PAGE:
These paintings look amazing. Wish I was in London to see this, a solo exhibition of Gavin Nolan who painted famous people who committed suicide (Walter Benjamin, Jesus Christ, Joseph Goebbels, Ernest Hemingway, Adolf Hitler, Marilyn Monroe, Sylvia Plath, Socrates, Virginia Woolf.). Jonathan Dronsfield wrote a great essay about the show. Here is a good bit:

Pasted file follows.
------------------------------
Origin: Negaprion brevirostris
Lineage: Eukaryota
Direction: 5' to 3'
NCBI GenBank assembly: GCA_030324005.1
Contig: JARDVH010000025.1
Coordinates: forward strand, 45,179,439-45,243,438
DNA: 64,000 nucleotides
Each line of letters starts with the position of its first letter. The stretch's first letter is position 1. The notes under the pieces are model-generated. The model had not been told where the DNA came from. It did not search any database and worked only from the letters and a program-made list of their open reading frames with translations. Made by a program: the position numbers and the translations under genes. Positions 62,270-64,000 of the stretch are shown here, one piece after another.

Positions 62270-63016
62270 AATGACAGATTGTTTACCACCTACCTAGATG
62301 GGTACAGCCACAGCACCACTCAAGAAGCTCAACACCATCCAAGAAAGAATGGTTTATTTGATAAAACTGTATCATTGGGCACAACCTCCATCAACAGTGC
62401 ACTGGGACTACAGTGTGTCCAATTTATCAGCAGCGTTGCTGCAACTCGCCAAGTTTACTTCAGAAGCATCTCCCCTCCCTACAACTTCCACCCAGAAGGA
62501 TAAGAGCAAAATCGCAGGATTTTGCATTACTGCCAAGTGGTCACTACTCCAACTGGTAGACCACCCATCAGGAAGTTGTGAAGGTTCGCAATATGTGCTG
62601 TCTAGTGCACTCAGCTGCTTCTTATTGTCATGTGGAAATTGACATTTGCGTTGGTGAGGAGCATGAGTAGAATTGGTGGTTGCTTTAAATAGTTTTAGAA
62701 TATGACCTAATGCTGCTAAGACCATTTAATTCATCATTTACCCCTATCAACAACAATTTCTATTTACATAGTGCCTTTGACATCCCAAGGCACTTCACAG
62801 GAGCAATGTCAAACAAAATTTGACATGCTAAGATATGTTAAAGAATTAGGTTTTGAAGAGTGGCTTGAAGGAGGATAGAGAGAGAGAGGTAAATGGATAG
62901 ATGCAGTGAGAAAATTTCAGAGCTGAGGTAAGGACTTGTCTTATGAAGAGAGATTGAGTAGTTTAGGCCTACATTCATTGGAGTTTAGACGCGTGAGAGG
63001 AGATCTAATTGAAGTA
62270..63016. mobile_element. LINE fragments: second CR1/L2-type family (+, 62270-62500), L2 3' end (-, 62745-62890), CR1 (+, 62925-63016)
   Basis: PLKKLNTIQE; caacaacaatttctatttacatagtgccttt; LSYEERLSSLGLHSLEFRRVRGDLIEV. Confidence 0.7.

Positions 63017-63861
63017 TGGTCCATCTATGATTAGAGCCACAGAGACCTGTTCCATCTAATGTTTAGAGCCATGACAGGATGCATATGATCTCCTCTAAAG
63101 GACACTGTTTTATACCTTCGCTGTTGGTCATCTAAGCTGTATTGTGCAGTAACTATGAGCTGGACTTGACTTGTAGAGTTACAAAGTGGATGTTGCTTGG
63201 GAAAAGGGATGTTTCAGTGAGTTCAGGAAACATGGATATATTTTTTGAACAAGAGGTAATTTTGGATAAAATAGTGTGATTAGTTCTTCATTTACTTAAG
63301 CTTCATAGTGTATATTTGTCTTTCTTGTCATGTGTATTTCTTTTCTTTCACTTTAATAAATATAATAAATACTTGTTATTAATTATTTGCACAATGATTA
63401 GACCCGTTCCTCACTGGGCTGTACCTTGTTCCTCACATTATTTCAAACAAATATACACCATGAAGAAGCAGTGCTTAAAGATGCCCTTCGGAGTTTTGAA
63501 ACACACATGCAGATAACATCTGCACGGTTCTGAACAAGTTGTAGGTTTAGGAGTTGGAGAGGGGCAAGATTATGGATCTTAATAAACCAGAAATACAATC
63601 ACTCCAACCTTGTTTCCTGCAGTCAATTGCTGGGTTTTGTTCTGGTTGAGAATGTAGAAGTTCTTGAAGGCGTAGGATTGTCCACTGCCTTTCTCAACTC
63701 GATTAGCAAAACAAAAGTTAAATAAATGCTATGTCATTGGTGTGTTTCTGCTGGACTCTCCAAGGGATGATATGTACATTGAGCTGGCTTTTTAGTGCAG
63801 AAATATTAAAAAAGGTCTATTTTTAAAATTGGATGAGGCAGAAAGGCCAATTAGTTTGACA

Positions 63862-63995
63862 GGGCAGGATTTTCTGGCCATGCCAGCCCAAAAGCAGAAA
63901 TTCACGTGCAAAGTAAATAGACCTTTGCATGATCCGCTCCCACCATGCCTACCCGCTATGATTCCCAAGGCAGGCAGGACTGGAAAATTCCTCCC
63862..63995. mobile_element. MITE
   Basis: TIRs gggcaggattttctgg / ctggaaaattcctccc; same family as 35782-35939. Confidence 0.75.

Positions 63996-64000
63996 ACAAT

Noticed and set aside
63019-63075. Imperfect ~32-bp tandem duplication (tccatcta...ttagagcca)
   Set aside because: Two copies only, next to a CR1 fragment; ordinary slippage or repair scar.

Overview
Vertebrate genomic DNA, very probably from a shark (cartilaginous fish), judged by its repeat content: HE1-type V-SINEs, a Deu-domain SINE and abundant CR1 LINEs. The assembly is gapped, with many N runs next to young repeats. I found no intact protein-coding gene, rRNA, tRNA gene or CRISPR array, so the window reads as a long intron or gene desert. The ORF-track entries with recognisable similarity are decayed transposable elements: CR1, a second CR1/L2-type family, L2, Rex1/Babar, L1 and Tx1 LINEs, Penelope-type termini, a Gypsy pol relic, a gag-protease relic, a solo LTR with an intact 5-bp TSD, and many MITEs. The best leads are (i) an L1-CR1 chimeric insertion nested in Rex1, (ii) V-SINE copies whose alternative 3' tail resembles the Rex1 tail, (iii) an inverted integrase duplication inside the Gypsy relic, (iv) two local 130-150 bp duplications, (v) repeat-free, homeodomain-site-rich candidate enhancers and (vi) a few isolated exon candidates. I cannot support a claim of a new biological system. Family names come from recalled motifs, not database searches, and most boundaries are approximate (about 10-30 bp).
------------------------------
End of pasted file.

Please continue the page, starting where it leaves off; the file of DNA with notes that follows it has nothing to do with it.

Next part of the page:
According to one of the leading philosophers of art today, Alain Badiou, there are two conflicting and constitutive poles of contemporary art, two norms of what a subject is, two subjective paradigms at war with each other: the subject as its body, and the subject separate from its body. For the subject who identifies with its body the limit would be experimentation with death. In art this would be the body artist committing suicide in public. Nonetheless this paradigm is called enjoyment, because in the end experimentation with and identification with the body in life is enjoyment, in which death is part of life. But for the subject who refuses identity with its body the paradigm is sacrifice, because a refusal of the body in life is death. Here life is but part of death, where pleasure occurs in a world after this one, the same world where the suicide bomber projects himself. Today’s war on terror is the struggle between these two paradigms. If the choice is between enjoyment and sacrifice then no art is possible says Badiou. The artist today must neither identify with his own body nor separate himself from it. The artist must seek a way between two suicides. And perhaps what we have with these paintings, the game played in front of the eyes of these suicides, is an image of Badiou’s ‘third way’ between two suicides, an image of ‘immanent difference’, neither the immanence of identification with the body, nor the transcendence of its rejection. A game spilling from the mouth of the suicide or receding into it which opposes the choice between escape or emigration in favour of forms of living that what, open up play?

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